Payroll Compliance In China: What Do You Need To Know?
China, the world’s second-largest economy with an estimated GDP of 14.5 trillion dollars, is one of the first places foreign investors look when considering expanding their enterprise. With low-cost labor, a substantial domestic market (given its enormous population), and strategic geographical location, China is a global economic powerhouse with an unparalleled manufacturing sector. Read more about Payroll Compliance in China.
Although Covid-19 managed to slow down China’s economic growth by a few percent, it has remained relatively buoyant in recent months. Investors haven’t lost interest and are still looking at China to establish their businesses; however, it becomes tricky when navigating new business environments, especially where language can be a barrier.
One of the first aspects of establishing a business anywhere is aligning with the local business laws. Given that payroll comprises one of the biggest chunks of operational costs and can quickly become complicated, it needs vigilant compliance. Let’s look at how to navigate payroll in China for smooth operation.
Employment contracts in China can hold for a fixed or non-fixed term or can be based on projects. These contracts must include the name, address, and legal representation of the employer and employee information like their identification information and address. The contract has to mention the terms of service for employment, including the description of the work, probation, remuneration and benefits, social insurance, working hours and overtime, leave policies, and work conditions.
Employee contract information is essential for the formulation of payslips, and that reflects payroll compliance. According to China’s Labor Contract Law, a written labor agreement is mandatory. It must be formed at the start of an employment relationship, which is when the employee begins working. If the employment relationship is already established, the written contract must be formed within one month from when the employee starts to work. Employers who fail to conclude a written labor contract after more than a month but less than a year from the start date of employment are liable to pay the employee two times their regular salary for each month without the labor agreement.
The minimum hourly or monthly wage in China differs by region, making sense, considering the country’s vast economic disparity. Local administration is responsible for setting up new guidelines for minimum wage every 2 years based on the cost of living, the region’s economic health, and average wage levels. The minimum wage has seen a steady increase, considering China’s one-child policy and its effect on the current labor pool. Employers have to comply with the minimum wage requirements under legal employment contracts; otherwise, the employee has grounds for legal claims against the employer.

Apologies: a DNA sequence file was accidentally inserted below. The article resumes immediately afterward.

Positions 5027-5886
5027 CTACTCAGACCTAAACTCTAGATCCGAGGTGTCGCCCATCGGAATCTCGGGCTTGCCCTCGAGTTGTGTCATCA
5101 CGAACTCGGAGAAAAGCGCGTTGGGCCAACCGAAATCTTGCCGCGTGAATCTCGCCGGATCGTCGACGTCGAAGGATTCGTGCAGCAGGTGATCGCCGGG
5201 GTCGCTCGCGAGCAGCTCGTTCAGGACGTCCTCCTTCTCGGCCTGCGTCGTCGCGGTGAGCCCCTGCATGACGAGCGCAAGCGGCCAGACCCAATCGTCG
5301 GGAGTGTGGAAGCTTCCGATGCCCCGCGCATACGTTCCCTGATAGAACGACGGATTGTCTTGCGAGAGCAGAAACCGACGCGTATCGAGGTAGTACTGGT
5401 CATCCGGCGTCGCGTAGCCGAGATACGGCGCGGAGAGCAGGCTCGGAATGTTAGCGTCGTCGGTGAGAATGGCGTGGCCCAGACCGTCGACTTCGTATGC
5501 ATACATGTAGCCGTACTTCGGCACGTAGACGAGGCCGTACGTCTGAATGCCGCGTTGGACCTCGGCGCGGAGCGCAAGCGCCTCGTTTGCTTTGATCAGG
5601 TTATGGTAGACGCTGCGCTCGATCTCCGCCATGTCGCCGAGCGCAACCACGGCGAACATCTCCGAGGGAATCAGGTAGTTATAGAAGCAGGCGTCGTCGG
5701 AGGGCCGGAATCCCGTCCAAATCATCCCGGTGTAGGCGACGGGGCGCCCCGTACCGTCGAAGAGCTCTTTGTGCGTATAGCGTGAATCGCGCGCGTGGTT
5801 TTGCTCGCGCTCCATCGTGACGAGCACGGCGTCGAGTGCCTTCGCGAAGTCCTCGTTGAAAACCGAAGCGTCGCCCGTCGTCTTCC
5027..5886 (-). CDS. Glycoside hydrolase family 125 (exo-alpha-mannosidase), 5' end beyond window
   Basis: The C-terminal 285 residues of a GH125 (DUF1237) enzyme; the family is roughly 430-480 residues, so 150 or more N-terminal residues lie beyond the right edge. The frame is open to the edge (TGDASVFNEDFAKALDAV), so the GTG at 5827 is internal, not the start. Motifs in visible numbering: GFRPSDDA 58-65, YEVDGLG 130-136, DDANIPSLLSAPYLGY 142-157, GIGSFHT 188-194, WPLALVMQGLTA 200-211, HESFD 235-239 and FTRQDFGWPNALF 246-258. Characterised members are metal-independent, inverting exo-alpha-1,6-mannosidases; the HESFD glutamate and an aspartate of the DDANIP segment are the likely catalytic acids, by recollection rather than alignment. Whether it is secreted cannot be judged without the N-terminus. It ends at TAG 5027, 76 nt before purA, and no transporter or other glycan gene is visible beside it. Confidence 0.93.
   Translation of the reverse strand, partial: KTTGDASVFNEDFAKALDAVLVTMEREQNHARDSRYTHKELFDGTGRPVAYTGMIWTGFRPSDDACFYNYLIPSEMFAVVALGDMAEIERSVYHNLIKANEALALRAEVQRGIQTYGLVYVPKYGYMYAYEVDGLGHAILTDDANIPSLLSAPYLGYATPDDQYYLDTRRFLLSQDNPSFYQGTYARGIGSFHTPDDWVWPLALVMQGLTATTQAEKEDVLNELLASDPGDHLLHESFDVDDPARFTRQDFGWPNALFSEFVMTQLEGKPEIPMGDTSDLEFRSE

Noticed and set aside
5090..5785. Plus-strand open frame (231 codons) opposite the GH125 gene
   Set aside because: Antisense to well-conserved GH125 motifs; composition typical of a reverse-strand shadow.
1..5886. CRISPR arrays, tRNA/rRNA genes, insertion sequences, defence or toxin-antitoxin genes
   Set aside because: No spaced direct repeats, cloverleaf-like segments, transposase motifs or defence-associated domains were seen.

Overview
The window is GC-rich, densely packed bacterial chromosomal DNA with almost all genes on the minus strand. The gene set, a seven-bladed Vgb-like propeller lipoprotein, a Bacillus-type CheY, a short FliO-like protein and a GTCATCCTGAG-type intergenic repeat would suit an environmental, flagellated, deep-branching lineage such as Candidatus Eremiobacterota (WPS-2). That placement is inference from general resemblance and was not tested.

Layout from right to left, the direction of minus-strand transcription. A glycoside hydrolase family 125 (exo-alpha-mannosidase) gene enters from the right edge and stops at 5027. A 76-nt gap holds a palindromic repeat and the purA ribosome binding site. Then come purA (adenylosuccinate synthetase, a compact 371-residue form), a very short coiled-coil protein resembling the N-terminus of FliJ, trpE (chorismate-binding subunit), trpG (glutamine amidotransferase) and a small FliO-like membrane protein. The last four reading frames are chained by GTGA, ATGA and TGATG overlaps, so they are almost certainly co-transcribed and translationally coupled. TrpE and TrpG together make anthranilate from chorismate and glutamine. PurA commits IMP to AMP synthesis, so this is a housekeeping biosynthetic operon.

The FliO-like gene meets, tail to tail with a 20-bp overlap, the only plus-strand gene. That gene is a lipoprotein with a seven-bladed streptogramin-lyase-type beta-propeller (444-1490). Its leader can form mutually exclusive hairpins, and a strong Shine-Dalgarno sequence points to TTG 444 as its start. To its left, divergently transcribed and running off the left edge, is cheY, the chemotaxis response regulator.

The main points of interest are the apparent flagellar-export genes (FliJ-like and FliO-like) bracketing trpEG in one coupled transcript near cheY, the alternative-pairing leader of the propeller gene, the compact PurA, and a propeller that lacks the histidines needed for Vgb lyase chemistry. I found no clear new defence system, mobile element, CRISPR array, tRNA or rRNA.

Operating as a foreign company in China requires understanding the social insurance system in which both the employer and employee are required to contribute. The policies vary depending on where the business operates and include contributions for unemployment, pension, medical insurance, and a housing fund that appear in the payroll compliance. Additionally, the employer has to contribute towards maternity and insurance from work injuries depending on the job’s nature.
Taxes are, naturally, an integral part of payroll compliance. Employees in China have to file individual income tax (IIT) on their gross salary. The taxable amount is withheld by the employer for submission to their corresponding taxation bureau on the 15th of every month. As of 2019, the tax applies to Chinese residents and expats who have been earning in the country for more than 183 days. It can vary up to 45% plus a fixed deduction depending on an individual’s worldwide monthly income and where it falls on the tax bracket.
The tax is levied on an employees’ income and other monetary benefits they may receive, such as stocks and bonuses.
Payroll doesn’t just involve handing out checks to employees. There are several other associated tasks that companies in China need to abide by such as, registering new employees within the payroll system and social security, gross salary calculation and preparation of payslips, disbursement of salary via checks or bank transfer, and maintaining records. Failure to comply with any of the associated regulations may result in hefty penalties imposed by China’s labor, tax, or social security agencies.
When venturing into foreign lands with complicated business requirements, it’s best practice to outsource some of these tasks, like payroll and accounting, to professionals familiar with setting up operations there. Aadmi helps with expanding your business to foreign lands for a broader market audience and continual growth.